OT: Php or perl? JAVA BASHING!
ross at indessed.com
Sat Mar 18 14:39:30 MST 2006
On Sat, 18 Mar 2006 12:23:32 -0800, Stuart Jansen <sjansen at buscaluz.org>
> Finally, I'm glad you brought up Python. Certain things about Python rub
> me the wrong way, but at least it's an example of what Java should have
> been. Python code is just as easy (easier!) to maintain than Java. The
> Python community cares about good design, just like the Java community.
In my opinion, there are two major facets of any programming language:
1) The syntax and features of the language itself, e.g. procedural vs.
functional, typing strategies, etc.
2) The libraries and third-party features that surround the language
I place "community" in with #2, because really, the only reason you should
care about what other people are doing with a language (whether they "care
about good design" and so forth) is how it reflects on #2.
> Python is a language that mediocre programmers can use without doing too
> much damage. But Python manages to do it without strapping developers
> into a straight jacket or brainwashing them into think XML is a hammer
> and everything is a nail. The Python community understand the value of
> simple solutions.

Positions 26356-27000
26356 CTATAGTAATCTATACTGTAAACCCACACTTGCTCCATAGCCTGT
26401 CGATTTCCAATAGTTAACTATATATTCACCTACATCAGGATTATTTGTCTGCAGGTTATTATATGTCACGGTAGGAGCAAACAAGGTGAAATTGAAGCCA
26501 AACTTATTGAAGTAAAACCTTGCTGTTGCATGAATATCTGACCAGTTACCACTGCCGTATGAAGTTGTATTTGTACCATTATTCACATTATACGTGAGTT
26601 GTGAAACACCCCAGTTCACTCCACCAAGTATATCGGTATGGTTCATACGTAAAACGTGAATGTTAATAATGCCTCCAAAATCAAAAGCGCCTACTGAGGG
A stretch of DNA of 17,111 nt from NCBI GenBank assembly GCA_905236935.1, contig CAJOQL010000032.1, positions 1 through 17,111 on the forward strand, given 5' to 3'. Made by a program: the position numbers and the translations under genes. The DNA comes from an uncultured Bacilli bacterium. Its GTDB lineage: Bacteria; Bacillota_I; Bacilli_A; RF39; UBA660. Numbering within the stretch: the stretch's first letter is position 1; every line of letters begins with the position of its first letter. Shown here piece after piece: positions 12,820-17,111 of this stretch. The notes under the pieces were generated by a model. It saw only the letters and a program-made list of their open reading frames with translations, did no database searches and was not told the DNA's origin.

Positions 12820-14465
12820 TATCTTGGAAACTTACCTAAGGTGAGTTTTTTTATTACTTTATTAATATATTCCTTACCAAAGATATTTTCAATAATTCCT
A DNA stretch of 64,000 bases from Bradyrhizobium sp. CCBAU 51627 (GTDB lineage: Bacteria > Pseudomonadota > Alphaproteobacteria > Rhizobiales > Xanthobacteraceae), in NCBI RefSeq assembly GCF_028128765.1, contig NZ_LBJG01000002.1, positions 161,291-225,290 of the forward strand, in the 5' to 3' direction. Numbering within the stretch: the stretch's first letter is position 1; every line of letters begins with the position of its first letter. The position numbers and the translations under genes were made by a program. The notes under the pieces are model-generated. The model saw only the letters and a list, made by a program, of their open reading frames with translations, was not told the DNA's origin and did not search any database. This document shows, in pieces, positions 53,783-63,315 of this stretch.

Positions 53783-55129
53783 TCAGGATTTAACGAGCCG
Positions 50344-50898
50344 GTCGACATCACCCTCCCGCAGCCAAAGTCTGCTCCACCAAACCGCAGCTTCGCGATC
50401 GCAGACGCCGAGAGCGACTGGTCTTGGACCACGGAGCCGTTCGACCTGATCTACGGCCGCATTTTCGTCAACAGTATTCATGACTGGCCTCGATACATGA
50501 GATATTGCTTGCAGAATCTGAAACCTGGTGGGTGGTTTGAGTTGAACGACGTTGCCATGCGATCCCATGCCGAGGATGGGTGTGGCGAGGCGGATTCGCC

These seem to be arguments that fall squarely into the #2 facet. I mean,
there's nothing inherent about the Java language that makes XML a
highly-desirable tool. Python has XML parsers too.
Anyway, where I'm going with this is:
a) I see #1 as being a matter of taste. Some people like the taste of
certain types and certain syntax more than others.
b) If the #1 features of the language match your personal tastes, but #2
is full of idiots (PHP) or over-used XML (Java), it seems to me that there
may be some good opportunities for change. I think PHP is changing in the
right direction, although there's so much baggage there that it may not be
worth it. Java, on the other hand, I think has some great potential for
change, and I think Java 5 is a great example of some of that change. For
example, annotations are getting rid of a lot of the XML baggage that has
been around for a long time.
Here's a great example of how Java is being pushed by languages such as
Python and Ruby into a more flexible world, keeping both the emphasis on
design and the basic Java syntax and features (#1), while changing a lot
of the negative parts of #2.
More information about the PLUG